U.S., S. Korea make agreement to close Yongsan, move other bases official
SEOUL — Before a bank of cameras and a row of officials standing shoulder-to-shoulder, top South Korean and U.S. representatives Tuesday signed the finalized agreements to close Yongsan Garrison and move several other U.S. bases.
In a short ceremony at the South Korean Ministry of National Defense, U.S. Forces Korea commander Gen. Leon J. LaPorte and Defense Minister Yoon Kwang-ung signed several copies of the agreements, stood, exchanged the copies and shook hands, as onlookers gave a round of applause and camera flashes filled the room.
Under one agreement, the U.S. military headquarters at Yongsan will be shuttered by 2008, with the bulk of soldiers stationed there moving to a new hub in Pyongtaek. South Korea and the United States reached the deal earlier this year after a decade of negotiations.
LaPorte and Yoon — joined at the signing table Tuesday by USFK deputy commander Lt. Gen. Garry R. Trexler and Director General of North American Affairs Bureau Kim Sook — also signed amendments to the Land Partnership Plan, a related agreement that spells out a schedule for closing other U.S. bases on the peninsula.
Under the revised plan, nine bases in the 2nd Infantry Division area will be closed by the end of this year, with the land being returned to South Korea by the end of 2005. The amendments significantly moved up the closure dates, many of which originally were negotiated to occur in 2011.
Tuesday’s signing ceremony lasted around 15 minutes, with neither of the principals making public comments. As the camera flashes went off and the signing continued, Yoon and LaPorte shared a few joking comments that were inaudible to the audience.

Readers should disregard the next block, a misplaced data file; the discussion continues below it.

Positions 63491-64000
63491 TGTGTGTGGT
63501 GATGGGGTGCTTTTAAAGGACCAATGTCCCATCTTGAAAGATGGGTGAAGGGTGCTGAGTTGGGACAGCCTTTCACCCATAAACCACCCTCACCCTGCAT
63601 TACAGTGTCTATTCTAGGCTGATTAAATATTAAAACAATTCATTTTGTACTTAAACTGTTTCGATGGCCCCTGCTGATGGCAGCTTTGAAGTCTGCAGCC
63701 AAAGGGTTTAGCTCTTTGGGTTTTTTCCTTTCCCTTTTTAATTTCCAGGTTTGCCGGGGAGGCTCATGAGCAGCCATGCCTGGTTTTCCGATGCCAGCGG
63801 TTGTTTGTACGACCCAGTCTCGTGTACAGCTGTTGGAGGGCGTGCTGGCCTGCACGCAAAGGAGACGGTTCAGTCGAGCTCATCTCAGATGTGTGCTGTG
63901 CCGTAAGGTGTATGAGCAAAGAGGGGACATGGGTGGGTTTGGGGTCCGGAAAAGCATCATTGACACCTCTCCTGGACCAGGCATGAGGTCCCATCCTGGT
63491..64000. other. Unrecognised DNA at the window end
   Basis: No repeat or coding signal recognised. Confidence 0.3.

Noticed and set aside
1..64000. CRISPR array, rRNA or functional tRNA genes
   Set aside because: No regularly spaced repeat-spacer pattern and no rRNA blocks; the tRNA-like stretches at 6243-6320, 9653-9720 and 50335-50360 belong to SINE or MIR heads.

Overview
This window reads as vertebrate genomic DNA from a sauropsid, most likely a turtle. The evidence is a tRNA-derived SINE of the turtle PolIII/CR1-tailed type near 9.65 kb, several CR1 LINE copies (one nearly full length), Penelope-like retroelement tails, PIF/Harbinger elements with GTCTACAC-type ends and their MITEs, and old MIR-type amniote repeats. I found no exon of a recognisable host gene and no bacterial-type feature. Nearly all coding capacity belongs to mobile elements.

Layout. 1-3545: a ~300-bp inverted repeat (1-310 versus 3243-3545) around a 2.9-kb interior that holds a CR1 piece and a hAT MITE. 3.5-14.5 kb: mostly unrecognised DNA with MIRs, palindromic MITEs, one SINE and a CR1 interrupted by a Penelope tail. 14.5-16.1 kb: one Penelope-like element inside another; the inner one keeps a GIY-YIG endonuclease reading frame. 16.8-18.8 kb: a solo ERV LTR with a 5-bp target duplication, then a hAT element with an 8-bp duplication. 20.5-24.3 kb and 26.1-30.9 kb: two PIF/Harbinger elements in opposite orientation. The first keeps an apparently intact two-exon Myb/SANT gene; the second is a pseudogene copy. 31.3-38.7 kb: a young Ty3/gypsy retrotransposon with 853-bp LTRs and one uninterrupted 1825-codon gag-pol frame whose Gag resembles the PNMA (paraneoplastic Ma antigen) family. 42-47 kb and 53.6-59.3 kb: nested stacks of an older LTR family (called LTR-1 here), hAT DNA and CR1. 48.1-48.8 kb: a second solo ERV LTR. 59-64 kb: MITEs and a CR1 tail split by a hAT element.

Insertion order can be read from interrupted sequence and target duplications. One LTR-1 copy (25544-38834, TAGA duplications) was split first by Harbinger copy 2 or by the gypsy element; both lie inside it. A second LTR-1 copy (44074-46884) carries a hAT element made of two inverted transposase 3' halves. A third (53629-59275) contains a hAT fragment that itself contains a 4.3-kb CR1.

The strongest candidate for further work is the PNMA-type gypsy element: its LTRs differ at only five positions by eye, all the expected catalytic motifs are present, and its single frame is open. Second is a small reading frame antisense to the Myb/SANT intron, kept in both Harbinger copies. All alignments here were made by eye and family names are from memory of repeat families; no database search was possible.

Both men smiled throughout the ceremony, as aides passed blue folders holding documents to be signed.
The agreements now must be ratified by the South Korean National Assembly, a step that likely will occur by year’s end, Defense Ministry officials said.
When Yongsan is closed, it will end more than 50 years of an American military presence in the heart of South Korea’s capital. Around 8,000 soldiers — along with thousands more civilian employees and contractors — work at the base, which often has been a flashpoint for anti-American protesters.
During Tuesday’s ceremony, a half- dozen protesters stood outside the Defense Ministry holding signs proclaiming their opposition to the Land Partnership Plan and Yongsan closure.
In addition to the relocation of bases, the U.S. plans to remove 12,500 troops from South Korea over the next three years. That reduction will come in phases, with the first 5,000 being pulled out this year. The 3,600 2nd Brigade, 2nd Infantry Division troops deployed to Iraq from South Korea earlier this year are among that number, and will relocate to Fort Carson, Colo., once their deployment is done.